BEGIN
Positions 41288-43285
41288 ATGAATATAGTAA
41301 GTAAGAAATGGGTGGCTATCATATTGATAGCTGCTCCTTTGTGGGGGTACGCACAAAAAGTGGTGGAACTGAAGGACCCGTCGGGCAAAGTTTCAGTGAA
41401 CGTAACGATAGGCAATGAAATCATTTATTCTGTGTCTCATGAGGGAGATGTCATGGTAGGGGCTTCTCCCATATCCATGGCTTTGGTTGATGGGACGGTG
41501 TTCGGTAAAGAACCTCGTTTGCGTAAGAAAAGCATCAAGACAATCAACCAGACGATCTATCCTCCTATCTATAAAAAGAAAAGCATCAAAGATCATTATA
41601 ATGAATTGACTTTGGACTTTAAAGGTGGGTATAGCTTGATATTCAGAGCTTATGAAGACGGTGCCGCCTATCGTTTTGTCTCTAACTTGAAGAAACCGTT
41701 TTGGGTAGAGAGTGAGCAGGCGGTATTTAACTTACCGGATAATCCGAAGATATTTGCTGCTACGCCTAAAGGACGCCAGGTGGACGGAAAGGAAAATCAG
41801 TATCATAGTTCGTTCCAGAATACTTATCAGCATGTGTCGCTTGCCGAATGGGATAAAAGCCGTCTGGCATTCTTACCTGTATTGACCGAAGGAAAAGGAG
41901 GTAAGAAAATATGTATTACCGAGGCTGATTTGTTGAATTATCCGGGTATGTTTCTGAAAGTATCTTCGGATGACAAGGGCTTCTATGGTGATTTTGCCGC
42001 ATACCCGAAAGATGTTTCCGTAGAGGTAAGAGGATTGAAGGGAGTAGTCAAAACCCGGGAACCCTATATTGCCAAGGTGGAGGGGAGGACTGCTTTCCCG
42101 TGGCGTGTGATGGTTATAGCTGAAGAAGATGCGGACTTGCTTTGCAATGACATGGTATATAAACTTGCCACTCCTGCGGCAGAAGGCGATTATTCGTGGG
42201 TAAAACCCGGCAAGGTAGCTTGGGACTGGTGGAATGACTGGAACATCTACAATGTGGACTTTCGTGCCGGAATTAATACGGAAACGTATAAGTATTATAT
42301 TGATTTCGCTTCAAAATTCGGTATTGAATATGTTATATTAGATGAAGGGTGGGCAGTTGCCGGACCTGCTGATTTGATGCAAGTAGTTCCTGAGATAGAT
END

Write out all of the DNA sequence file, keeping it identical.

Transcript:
Positions 41288-43285
41288 ATGAATATAGTAA
41301 GTAAGAAATGGGTGGCTATCATATTGATAGCTGCTCCTTTGTGGGGGTACGCACAAAAAGTGGTGGAACTGAAGGACCCGTCGGGCAAAGTTTCAGTGAA
41401 CGTAACGATAGGCAATGAAATCATTTATTCTGTGTCTCATGAGGGAGATGTCATGGTAGGGGCTTCTCCCATATCCATGGCTTTGGTTGATGGGACGGTG
41501 TTCGGTAAAGAACCTCGTTTGCGTAAGAAAAGCATCAAGACAATCAACCAGACGATCTATCCTCCTATCTATAAAAAGAAAAGCATCAAAGATCATTATA
41601 ATGAATTGACTTTGGACTTTAAAGGTGGGTATAGCTTGATATTCAGAGCTTATGAAGACGGTGCCGCCTATCGTTTTGTCTCTAACTTGAAGAAACCGTT
41701 TTGGGTAGAGAGTGAGCAGGCGGTATTTAACTTACCGGATAATCCGAAGATATTTGCTGCTACGCCTAAAGGACGCCAGGTGGACGGAAAGGAAAATCAG
41801 TATCATAGTTCGTTCCAGAATACTTATCAGCATGTGTCGCTTGCCGAATGGGATAAAAGCCGTCTGGCATTCTTACCTGTATTGACCGAAGGAAAAGGAG
41901 GTAAGAAAATATGTATTACCGAGGCTGATTTGTTGAATTATCCGGGTATGTTTCTGAAAGTATCTTCGGATGACAAGGGCTTCTATGGTGATTTTGCCGC
42001 ATACCCGAAAGATGTTTCCGTAGAGGTAAGAGGATTGAAGGGAGTAGTCAAAACCCGGGAACCCTATATTGCCAAGGTGGAGGGGAGGACTGCTTTCCCG
42101 TGGCGTGTGATGGTTATAGCTGAAGAAGATGCGGACTTGCTTTGCAATGACATGGTATATAAACTTGCCACTCCTGCGGCAGAAGGCGATTATTCGTGGG
42201 TAAAACCCGGCAAGGTAGCTTGGGACTGGTGGAATGACTGGAACATCTACAATGTGGACTTTCGTGCCGGAATTAATACGGAAACGTATAAGTATTATAT
42301 TGATTTCGCTTCAAAATTCGGTATTGAATATGTTATATTAGATGAAGGGTGGGCAGTTGCCGGACCTGCTGATTTGATGCAAGTAGTTCCTGAGATAGAT